Enterprise level the following initiatives exist; the Business Strategy, Process Architecture,
Process Performance Measurement, and Organizational Alignment. To understand and deploy
operational innovation a leader must know where, when, and how to implement new ways to
achieve higher performance within the company. The Enterprise Level of the Business Process
Management methodology provides the roadmap to achieve success in deploying and
implementing operational innovation.
I. Business Strategy
The business process change methodology provides a vetting process to take place in
determining the best course of action when selecting an operational innovation initiative. At the
enterprise level a business strategy is created outlining the goals and policies of the company.
In other words, by implementing this product or service the customer will receive a higher
product or service value thereby increasing brand loyalty resulting in a multiplication in profits for
the company. When an operational innovation is created using the business strategy as its
foundation, the company officers can quickly address how the initiative can strengthen the
company’s position while minimizing its weaknesses in the market serve. For example; Wal-
Mart was able quickly surpass Sears and Kmart in growth and profits because the company was
able to reduce its cost through its operational innovation initiative.
II. Business Process Architecture
Embedded in the Business Process Architecture is the value chain. A value chain is a process
that begins when the company decides to create a new product or service and concludes when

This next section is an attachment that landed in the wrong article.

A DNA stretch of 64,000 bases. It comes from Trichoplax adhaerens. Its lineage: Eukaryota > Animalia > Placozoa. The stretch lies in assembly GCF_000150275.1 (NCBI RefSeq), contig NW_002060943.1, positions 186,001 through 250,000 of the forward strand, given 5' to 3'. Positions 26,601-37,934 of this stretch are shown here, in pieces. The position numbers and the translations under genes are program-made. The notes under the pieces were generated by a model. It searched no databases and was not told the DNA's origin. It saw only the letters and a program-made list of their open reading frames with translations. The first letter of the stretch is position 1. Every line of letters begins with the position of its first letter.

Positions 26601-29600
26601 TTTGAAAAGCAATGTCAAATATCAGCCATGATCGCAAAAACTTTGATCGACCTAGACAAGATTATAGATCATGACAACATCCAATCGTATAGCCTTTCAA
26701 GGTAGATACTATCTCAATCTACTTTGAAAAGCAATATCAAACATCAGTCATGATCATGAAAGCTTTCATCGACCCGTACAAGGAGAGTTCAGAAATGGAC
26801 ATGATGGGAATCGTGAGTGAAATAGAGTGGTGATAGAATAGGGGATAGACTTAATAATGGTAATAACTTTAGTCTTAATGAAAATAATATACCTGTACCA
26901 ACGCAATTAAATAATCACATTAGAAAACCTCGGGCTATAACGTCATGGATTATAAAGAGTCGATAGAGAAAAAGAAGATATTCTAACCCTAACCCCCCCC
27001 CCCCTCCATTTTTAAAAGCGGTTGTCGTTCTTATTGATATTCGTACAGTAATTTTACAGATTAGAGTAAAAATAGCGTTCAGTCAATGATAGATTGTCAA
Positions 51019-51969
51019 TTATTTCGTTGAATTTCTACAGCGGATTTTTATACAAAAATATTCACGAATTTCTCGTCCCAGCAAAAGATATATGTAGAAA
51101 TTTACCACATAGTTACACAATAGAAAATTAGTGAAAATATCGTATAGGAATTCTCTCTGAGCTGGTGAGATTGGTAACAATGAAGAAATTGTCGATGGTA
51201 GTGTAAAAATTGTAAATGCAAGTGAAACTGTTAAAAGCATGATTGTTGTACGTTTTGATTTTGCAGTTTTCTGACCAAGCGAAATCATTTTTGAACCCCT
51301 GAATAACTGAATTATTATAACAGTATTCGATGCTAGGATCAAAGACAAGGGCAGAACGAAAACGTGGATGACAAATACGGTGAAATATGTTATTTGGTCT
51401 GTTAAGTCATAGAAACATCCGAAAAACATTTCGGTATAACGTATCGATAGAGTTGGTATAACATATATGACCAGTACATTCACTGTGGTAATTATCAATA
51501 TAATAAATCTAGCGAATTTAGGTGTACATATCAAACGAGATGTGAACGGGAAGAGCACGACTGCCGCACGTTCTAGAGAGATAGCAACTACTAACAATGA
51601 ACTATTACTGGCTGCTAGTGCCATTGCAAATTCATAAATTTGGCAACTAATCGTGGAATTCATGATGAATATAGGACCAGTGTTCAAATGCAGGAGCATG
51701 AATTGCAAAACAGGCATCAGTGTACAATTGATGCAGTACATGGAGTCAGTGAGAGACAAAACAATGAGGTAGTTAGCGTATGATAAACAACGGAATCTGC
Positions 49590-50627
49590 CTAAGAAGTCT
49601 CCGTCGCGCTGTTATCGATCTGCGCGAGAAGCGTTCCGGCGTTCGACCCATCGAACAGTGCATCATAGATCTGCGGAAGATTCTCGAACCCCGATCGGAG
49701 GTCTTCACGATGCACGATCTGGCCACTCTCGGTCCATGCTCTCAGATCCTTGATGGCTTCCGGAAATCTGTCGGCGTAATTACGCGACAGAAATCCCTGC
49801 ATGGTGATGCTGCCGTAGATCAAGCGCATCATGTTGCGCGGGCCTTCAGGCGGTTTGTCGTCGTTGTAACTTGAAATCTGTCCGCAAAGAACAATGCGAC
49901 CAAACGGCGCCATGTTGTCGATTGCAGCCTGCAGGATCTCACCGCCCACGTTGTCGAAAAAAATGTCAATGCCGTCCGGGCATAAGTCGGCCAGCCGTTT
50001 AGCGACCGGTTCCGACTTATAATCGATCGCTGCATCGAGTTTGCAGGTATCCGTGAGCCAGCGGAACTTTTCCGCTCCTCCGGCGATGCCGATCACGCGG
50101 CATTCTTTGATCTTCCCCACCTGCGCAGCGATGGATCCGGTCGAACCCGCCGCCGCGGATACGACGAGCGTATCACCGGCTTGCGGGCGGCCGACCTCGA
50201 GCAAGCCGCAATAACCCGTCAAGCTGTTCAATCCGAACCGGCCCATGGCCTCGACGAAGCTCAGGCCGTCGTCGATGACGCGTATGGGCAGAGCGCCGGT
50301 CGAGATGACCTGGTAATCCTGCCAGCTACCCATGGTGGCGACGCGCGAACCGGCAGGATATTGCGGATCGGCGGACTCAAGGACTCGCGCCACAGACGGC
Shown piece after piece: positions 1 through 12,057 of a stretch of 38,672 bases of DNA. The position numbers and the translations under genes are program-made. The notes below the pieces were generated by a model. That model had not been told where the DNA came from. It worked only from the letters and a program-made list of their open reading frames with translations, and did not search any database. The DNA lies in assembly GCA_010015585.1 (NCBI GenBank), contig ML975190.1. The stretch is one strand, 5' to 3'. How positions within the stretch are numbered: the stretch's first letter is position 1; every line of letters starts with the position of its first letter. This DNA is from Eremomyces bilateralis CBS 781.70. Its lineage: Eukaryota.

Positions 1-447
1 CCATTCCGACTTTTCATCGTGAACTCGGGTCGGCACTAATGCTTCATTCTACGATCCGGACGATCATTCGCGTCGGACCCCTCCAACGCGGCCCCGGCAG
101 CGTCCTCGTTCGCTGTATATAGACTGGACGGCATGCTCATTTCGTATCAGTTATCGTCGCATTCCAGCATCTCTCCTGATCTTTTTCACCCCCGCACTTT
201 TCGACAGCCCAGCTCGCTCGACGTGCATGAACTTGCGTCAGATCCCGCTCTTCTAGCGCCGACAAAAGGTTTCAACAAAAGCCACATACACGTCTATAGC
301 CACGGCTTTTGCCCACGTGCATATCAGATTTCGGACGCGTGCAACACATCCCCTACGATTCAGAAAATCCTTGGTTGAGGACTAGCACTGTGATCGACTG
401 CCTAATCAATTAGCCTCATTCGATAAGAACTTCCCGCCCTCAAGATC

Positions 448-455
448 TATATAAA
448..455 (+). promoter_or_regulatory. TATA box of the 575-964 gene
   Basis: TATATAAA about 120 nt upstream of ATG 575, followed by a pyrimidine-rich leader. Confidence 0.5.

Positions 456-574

a customer is satisfied with the product or service3
. To design an operational innovation
initiative, the company must define the value chain. Every relationship within the process must
essentially be defined with the end results in mind. For example: an end result for a company
could be deploying new ways to achieve the highest profitability margin for the company and its
investors. In the business process architecture, specific strategic goals are identified for the
operational innovation initiative.
III. Process Performance Measurement
To understand the effectiveness of the operational innovation initiative, internal and external
measures need to be
identified and agreed
to at the enterprise
measures can be in
the form of internal
or any other key
performance indicators approved by the senior executive. When successfully implemented,
shareholders and stakeholders are seeing an increase in revenue while the customers are
satisfied with the quality and cost of the new or improved product or service. Figure 1.1 above
provides an overview of the process for measuring the performance of Operational Innovation.
IV. Organizational Alignment
When organizations are properly align and understand the core part of the business, great
success is bound to follow for the company. In the pursuit of operational innovation, each
organization must know and appreciate the position it plays in achieving world-class results. The
focus to achieve these results must be in customer intimacy, product and service leadership,
and operational excellence. As each organization creates value in these three areas,
uncontested markets are created giving the company access to higher profit margins.
Furthermore the company will experience acceleration in growth, revenue, and position across
industries. For example; Cirque du Soleil achieved the same level of revenues within a twenty-
year time period that took their competitor Ringling Bros. and Barnum & Bailey more than a
hundred years to attain4